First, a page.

“When you start dating yourself, your mindset shifts. Rather than define your own self-worth based on whether someone else swipes right at your photo or whether someone else wants to go home with you, you determine your own self-worth based on how you’re spending your time. You can commit to personal projects, set aside time for self-reflection and self-care, and discover new career aspirations. Instead of simply going through the motions, you’re in the driver’s seat of your own life.”

One night, I wore some makeup and athleisure to a date on the couch watching Netflix, while eating a delicious bowl of cheese-flavoured popcorn. Actually, that night, I felt bummed and lonely prior to my impromptu date, but I did not want to let the feeling consume me. It came to me that I had to acknowledge my loneliness, but that I am also able to cater to my own needs.

This past couple of years have been a rough ride. I am just now becoming comfortable in my own skin and living in a way that best suits me. In the past, I complained about guys not treating me with complete respect and not seeing how incredible of a catch I am. Meanwhile, I was not treating myself with the utmost respect. Now, I’ve created new boundaries and gained a great amount of self-respect and appreciation. I can be romantic, honest, present, and kind with myself. There always seems to be an issue I have to fix, but that’s part of self-development. All in all, I’ve never loved myself quite like this!

How to Make The Best Out of Therapy

If we attend therapy, how can we help ourselves get the best out of it? Here are some methods:

Listening with an open heart.

Take it in. Take it ALL in! Silencing our thoughts; not thinking about a reply until we’ve (briefly) considered what the therapist has just said.

Thinking about a detailed answer before responding.

For example, if asked, “how long have you felt this way?” it wouldn’t be helpful to reply with a vague answer that beats around the bush, such as, “Well, I’ve been this way for a very long time.” This answer provides a shield, keeping us from opening up to someone. Personally, I feel my chest tightening and my back curling when I’m asked a personal question like this.  But being as specific as possible, like thinking about approximately what age our symptoms started to appear, after which incident or phase, and how frequent our symptoms have been since then. So, a better answer is: “I remember feeling upset very often as a child, probably around 10 years old. I just started distancing myself from friends and family. I remember being bullied by a few kids at school because of my weight.” The professional with whom you’re working can then ask you more questions that will uncover the reason behind your emotions and behaviors.

Recording sessions with permission.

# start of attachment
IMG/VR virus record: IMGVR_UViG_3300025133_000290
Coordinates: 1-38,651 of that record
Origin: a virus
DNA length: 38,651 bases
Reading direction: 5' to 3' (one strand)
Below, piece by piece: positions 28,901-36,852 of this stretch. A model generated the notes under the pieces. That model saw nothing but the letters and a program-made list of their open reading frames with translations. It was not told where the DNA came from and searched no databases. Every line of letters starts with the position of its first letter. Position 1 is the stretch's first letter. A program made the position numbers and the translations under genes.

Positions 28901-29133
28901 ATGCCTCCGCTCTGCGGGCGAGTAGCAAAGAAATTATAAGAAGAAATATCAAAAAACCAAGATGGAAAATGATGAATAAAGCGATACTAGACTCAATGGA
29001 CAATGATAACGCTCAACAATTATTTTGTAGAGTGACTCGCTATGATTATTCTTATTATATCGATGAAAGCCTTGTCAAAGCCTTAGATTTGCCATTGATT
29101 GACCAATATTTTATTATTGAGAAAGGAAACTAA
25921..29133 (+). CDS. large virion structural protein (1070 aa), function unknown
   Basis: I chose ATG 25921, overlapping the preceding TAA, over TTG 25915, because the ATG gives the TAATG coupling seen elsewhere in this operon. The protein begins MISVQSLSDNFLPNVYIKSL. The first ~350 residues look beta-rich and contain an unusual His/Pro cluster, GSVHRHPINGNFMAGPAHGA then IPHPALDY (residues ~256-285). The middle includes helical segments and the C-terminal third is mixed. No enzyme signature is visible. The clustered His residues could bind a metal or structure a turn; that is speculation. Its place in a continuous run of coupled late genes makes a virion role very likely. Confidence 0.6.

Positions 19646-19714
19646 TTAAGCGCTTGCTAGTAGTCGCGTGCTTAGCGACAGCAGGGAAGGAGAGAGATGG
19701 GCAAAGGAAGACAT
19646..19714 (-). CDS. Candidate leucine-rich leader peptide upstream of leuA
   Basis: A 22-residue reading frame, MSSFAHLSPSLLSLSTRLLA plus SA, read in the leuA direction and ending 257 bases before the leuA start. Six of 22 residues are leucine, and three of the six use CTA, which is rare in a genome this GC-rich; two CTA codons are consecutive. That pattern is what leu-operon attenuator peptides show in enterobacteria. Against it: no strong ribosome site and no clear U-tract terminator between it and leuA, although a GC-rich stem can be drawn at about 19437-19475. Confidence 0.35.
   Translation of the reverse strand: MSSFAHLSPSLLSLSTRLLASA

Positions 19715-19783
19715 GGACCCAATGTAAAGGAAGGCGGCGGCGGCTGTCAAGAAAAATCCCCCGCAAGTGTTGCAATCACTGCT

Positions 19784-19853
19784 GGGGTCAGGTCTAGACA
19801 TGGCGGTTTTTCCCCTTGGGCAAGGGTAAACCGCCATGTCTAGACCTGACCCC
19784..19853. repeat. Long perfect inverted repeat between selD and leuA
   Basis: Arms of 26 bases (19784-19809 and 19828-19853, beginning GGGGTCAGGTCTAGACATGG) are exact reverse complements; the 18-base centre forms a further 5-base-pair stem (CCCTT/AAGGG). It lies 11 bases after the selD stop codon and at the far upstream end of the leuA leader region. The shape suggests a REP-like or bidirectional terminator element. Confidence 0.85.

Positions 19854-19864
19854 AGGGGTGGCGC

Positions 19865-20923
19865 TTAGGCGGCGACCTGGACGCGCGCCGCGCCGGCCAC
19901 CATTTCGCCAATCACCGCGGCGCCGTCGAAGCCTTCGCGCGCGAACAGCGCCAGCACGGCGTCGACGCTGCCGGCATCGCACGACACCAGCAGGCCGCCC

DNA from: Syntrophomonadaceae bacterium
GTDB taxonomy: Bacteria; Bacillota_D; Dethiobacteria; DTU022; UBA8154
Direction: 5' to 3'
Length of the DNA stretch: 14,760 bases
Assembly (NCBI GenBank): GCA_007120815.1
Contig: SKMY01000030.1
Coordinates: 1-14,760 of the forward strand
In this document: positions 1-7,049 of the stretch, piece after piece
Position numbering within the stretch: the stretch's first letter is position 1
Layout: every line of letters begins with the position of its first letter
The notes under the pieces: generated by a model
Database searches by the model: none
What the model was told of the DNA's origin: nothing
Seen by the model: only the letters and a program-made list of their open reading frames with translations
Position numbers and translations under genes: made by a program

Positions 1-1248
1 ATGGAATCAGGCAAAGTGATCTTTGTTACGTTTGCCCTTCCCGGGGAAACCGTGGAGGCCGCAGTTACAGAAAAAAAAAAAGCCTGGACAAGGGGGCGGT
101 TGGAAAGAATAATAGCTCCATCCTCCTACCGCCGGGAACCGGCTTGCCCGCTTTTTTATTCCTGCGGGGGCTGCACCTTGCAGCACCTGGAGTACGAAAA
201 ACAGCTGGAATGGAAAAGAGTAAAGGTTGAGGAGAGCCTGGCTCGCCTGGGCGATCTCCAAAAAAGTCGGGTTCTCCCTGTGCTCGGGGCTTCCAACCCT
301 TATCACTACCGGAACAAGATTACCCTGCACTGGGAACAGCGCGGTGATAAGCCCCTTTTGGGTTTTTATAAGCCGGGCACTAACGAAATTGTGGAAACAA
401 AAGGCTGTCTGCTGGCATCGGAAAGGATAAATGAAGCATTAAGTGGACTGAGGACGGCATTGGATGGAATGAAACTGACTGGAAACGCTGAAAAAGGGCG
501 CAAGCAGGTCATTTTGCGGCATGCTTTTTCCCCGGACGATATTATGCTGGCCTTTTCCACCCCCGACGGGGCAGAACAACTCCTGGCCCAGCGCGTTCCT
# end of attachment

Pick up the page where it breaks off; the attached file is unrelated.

Asking to record an audio version of  sessions on our phone or bringing a notebook. The best counselors/therapists don’t let us leave without session notes that further treatment. We can write them ourselves or ask for a copy of notes and strategies discussed during the appointment.

Suggesting homework if none is given.

This applies to when your therapist/counselor is helping you achieve something, or getting you to do something you used to love doing again. We can ask if they have any suggestions on how to get back into the groove of things. Self-development happens mostly outside of therapy.

Keeping session notes where we can see them.

Single sheets of paper can be hung on the wall of our bedroom, office, a private space, or a closet. We can also keep them in a folder or binder on the desk, or next to bed. The point is for our notes to be easily accessible. We may review them a few times a week, once a day, or whenever we need to.

Maybe it’s not the right fit.

We may explain our issues to a therapist and all they say is something like, “What do you think you can do about that?” or, “You tell me what to do about that.” I’ve even gotten, “So how can I help you?” and that can be frustrating. I mean, we don’t go to therapy to have someone help us think, and we certainly don’t go in knowing exactly how the therapist can help us. But we go to gain someone else’s (positive) perspective on our matters and to gain new ideas on how to deal. So, if we have no idea what we think we can do for ourselves, or how they can help us, we must kindly reply that we don’t know, which is the reason we’re seeking help.

If we don’t feel a connection, or if talk therapy no longer works, then it’s best to seek help from someone who specializes in the exact area we need healing. For example, the help of an eating disorder specialist for disordered eating, an intuitive counselor if we are interested in developing intuition, a pastoral therapist if Christian faith is important to us. Even a life coach! The goal is just to find someone who understands where you’re coming from.